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RE: Comments on: Access Control for Cross-site Requests

From: Close, Tyler J. <tyler.close@hp.com>
Date: Thu, 3 Jan 2008 01:56:57 +0000
To: Ian Hickson <ian@hixie.ch>
CC: Jonas Sicking <jonas@sicking.cc>, Anne van Kesteren <annevk@opera.com>, "public-appformats@w3.org" <public-appformats@w3.org>
Message-ID: <C7B67062D31B9E459128006BAAD0DC3D142185AA@G6W0269.americas.hpqcorp.net>


Ian Hickson wrote:
> On Thu, 3 Jan 2008, Close, Tyler J. wrote:
> >
> > So what exactly do you guys mean by: "the author does not have the
> > access (or ability) to configure the server or write cgi
> scripts"? How
> > do I put an "Access-Control" HTTP header on a non-XML file
> if I can't
> > configure the server in any way? If this cannot be done,
> does this mean
> > that the current proposal does not support cross-domain
> JSON for this
> > deployment scenario?
>
> Yes; the proposal is primarily intended for XML. The HTTP
> header was added
> later as a way to allow non-XML files to be used as well, but
> it wasn't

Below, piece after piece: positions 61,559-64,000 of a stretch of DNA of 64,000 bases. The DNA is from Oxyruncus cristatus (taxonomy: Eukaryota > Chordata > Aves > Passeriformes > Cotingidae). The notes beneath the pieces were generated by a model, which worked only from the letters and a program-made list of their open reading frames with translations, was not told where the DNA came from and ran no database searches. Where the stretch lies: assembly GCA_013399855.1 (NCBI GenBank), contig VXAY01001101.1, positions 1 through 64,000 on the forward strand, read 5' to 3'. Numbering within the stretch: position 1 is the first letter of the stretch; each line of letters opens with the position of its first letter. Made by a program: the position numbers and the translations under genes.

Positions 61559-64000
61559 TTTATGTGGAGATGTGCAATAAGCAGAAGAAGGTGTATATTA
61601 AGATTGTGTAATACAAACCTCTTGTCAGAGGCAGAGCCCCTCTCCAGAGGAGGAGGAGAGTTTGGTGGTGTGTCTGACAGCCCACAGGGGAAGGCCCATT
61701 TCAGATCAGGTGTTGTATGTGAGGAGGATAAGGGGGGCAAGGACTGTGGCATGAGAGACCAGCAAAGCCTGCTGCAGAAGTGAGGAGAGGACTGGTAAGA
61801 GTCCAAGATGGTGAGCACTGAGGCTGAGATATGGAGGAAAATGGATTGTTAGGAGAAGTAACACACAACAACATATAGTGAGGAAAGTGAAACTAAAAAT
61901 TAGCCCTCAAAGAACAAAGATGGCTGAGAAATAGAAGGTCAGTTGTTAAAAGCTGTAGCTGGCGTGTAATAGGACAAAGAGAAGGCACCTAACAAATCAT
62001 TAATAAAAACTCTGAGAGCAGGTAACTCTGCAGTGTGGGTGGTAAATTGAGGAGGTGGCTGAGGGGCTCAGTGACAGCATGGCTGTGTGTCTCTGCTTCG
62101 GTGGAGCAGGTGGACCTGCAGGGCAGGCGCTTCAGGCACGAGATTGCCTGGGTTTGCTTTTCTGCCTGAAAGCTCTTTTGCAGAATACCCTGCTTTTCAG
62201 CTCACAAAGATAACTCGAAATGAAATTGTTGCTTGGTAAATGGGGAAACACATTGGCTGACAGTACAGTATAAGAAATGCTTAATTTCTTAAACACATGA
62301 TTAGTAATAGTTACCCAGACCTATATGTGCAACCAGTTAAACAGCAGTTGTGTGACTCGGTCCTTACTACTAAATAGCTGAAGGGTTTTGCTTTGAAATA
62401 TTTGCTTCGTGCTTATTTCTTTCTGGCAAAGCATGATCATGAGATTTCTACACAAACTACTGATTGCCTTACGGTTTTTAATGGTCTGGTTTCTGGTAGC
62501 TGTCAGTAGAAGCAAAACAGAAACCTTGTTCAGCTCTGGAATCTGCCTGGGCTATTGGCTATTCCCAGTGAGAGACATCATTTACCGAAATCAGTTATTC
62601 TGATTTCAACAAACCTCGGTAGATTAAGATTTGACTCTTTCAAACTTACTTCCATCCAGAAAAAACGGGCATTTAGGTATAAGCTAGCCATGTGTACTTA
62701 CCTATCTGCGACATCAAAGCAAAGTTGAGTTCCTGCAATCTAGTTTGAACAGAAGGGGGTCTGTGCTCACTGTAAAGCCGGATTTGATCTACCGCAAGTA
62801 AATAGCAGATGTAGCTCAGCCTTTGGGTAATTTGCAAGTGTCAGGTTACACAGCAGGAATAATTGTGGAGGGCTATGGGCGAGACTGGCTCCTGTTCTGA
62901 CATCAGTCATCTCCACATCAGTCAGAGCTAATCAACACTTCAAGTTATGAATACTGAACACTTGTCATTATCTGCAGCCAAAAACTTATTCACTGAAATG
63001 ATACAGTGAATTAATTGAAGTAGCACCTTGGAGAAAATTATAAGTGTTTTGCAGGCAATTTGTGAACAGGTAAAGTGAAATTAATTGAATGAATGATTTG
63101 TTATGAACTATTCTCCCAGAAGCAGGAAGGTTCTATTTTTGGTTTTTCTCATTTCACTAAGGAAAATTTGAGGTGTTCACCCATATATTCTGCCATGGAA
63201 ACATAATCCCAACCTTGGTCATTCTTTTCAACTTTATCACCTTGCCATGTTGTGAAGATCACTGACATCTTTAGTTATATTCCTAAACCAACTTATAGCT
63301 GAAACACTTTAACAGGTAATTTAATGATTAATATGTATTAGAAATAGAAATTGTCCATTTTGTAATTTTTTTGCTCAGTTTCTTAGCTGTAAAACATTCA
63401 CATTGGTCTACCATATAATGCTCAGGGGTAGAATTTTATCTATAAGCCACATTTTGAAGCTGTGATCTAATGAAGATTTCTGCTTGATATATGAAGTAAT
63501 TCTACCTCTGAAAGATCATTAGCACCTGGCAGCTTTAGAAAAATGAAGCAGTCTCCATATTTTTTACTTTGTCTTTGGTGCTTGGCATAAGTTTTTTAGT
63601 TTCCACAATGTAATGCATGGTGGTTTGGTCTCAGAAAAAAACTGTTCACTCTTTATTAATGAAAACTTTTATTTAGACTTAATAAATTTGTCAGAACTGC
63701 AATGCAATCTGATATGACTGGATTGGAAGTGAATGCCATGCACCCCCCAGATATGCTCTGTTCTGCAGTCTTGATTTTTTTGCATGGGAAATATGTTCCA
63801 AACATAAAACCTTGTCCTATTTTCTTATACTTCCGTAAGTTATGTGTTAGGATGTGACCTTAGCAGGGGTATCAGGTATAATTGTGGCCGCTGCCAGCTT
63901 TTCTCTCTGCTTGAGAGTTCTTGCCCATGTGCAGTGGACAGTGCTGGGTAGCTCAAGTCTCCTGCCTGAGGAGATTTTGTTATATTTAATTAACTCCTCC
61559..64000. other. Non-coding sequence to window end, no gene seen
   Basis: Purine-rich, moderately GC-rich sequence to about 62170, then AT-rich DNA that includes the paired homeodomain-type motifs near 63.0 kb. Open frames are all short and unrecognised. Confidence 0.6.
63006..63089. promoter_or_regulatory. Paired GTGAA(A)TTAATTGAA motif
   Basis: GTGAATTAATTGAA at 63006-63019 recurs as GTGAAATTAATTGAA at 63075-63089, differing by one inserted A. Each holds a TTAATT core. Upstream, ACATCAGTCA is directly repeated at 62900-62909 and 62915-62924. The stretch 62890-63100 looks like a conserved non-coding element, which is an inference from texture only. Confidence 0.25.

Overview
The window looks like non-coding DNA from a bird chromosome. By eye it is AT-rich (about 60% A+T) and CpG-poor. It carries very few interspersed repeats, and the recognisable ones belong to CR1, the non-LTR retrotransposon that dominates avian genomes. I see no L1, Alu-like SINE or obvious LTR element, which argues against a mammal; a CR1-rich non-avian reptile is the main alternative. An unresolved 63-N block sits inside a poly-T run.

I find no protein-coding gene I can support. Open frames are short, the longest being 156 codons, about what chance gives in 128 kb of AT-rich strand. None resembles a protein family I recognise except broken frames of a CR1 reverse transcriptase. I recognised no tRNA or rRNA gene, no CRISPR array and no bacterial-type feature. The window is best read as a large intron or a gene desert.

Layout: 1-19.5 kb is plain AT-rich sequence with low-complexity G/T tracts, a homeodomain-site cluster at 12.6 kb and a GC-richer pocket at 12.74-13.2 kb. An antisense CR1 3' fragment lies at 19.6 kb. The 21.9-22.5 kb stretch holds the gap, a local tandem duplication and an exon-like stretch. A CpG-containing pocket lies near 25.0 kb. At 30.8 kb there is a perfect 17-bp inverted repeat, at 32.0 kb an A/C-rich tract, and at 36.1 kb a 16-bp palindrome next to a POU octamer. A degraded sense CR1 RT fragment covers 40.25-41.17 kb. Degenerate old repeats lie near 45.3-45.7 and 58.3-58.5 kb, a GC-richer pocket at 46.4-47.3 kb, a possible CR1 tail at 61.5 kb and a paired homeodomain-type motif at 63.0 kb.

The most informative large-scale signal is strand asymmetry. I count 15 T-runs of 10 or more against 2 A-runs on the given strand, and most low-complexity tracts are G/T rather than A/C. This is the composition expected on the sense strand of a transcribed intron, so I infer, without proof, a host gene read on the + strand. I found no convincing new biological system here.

> part of the initial design or intent.

Wow. OK, that explains how policy enforcement ended up on the client. It seems like a perverse outcome in the absence of this information. I still think it's a bad idea to take on all this complexity for the benefit of one Content-Type in a rather narrow deployment scenario.

> (Having said that, it's also a lot easier to add a single
> HTTP header than
> it is to add CGI scripts or magic files in specific
> locations, let alone
> scripts that respond to OPTIONS, and that itself is still far
> easier than
> upgrading the entire server.)

OK, so list the server-side technologies I'm allowed to use and I'll see if I can safely allow cross-domain access without communicating the access policy to the client.

(I still doubt the utility of these constraints, but whatever, I'll play)

--Tyler
Received on Thursday, 3 January 2008 01:58:47 GMT

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